When people ask me if I need assistance while walking down the street I know for the most part they have the best of intentions. The fact is, like any of us, sometimes I even need assistance. Each one of us needs help and assistance from time to time. For example, someone simply walking to their car while carrying a number of bags or packages can always use an extra hand or two. There is the occasional person who will offer assistance to an individual laden down with stuff they are caring to their car. Far be it from me to condemn someone who offers me assistance because the person asking to help might very well be the one who would lend an extra hand to the person carrying all those packages.
The fact is, however, that many people offer assistance to persons with a disability because they do not know that disability does not mean lack of ability or competence. For my part, it is important that I respond appropriately to offers of help. It does no one any good to react in anger to offers of assistance. An invitation to help is at least an opportunity to educate just a bit. I must admit that sometimes the role of constant educator does get a bit trying. Nevertheless it is important to me to be patient, and sometimes even bite my tongue while attempting to change someone’s incorrect perception about what I can and cannot do.
I am often asked if I believe that blind and other disabled persons are better off today than in the past. In some ways I believe that we are. For example for me as a blind person Braille is easier and cheaper to produce. Technology offers me a plethora of ways to access information, travel more independently than ever, and in general live life with less difficulty than before those technological marvels were made available to me.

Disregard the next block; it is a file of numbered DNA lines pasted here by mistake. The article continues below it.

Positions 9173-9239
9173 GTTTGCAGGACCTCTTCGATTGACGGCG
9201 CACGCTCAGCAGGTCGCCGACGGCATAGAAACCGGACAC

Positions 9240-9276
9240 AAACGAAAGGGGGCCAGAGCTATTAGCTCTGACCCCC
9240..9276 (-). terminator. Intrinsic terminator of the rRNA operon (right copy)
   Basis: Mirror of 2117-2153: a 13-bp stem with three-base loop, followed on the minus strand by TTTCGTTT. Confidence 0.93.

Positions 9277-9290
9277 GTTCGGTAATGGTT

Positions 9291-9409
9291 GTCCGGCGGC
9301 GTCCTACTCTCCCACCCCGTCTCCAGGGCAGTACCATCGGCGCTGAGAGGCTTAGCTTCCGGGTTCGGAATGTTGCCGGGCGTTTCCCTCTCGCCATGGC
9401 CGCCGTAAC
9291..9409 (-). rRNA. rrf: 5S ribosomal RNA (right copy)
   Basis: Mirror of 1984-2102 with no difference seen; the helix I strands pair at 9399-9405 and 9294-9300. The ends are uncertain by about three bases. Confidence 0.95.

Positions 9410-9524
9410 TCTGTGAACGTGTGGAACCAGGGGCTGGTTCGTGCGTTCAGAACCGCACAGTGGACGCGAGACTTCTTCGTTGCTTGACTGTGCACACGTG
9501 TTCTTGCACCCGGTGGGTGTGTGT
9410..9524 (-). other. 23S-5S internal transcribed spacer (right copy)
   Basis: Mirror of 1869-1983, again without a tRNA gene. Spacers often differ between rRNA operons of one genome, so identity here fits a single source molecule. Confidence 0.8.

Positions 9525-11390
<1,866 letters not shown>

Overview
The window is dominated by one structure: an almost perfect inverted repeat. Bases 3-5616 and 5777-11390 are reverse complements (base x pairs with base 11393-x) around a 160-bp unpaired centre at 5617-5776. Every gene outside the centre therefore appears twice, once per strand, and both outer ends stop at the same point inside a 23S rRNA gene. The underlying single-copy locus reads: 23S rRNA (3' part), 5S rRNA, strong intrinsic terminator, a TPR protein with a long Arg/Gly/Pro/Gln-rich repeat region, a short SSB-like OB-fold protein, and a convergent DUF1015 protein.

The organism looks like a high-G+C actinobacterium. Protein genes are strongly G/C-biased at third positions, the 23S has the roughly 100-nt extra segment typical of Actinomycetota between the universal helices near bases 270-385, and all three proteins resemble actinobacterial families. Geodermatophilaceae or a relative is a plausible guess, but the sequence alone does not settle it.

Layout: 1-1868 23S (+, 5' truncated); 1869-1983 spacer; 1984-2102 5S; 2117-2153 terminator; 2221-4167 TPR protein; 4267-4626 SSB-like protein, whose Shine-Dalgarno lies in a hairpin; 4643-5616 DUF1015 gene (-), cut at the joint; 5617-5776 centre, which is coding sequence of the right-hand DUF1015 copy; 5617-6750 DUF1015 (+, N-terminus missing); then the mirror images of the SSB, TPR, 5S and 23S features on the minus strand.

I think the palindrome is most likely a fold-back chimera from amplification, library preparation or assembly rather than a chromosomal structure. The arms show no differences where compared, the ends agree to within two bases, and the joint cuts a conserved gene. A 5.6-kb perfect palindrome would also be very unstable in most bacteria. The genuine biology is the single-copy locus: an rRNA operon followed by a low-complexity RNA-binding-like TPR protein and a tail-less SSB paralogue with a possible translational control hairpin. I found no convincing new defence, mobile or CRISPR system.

On the other hand, are we more socially integrated into society than we were 50, 20, or even 10 years ago? I think not, or at least I do not believe that we are significantly better off from a true social integration standpoint. The survey I took this morning is a perfect example of the lack of integration we face. Rather than offering an option of “retired or disabled” a more appropriate choice of words would’ve been “retired or unable to work”. Being unable to work opens up a whole realm of possibilities including temporary injury, illness, a family situation, and yes even a possibility of a severe disability which specifically keeps someone from working.
I will know that I am truly integrated into society when people regard me as amazing because of some amazing thing that I do rather than because I do the same things that they do except that I happened to be blind. I will know that I’m a real first-class citizen when I can walk into restaurants with friends and the wait staff asked me for my order rather than asking my sighted colleagues “what does he want?” I will know that I have arrived when I can go to meetings and conventions where all the materials given to sighted people are available to me in Braille or another accessible form.
In 2008 we elected a new president of the United States who ran on a platform of change and hope. President-elect Obama’s platform included statements reflecting his concern about improving the status of persons with disabilities in this country. I hope he follows through on the views he expressed on his website during the campaign concerning disabled people.
True and full integration is not easy. It starts with desire and it continues with education. I invite your comments and thoughts on the discussion. Only through enlightened and frank talk can we come to a better understanding of ourselves and each other and eventually attain a real inclusive world.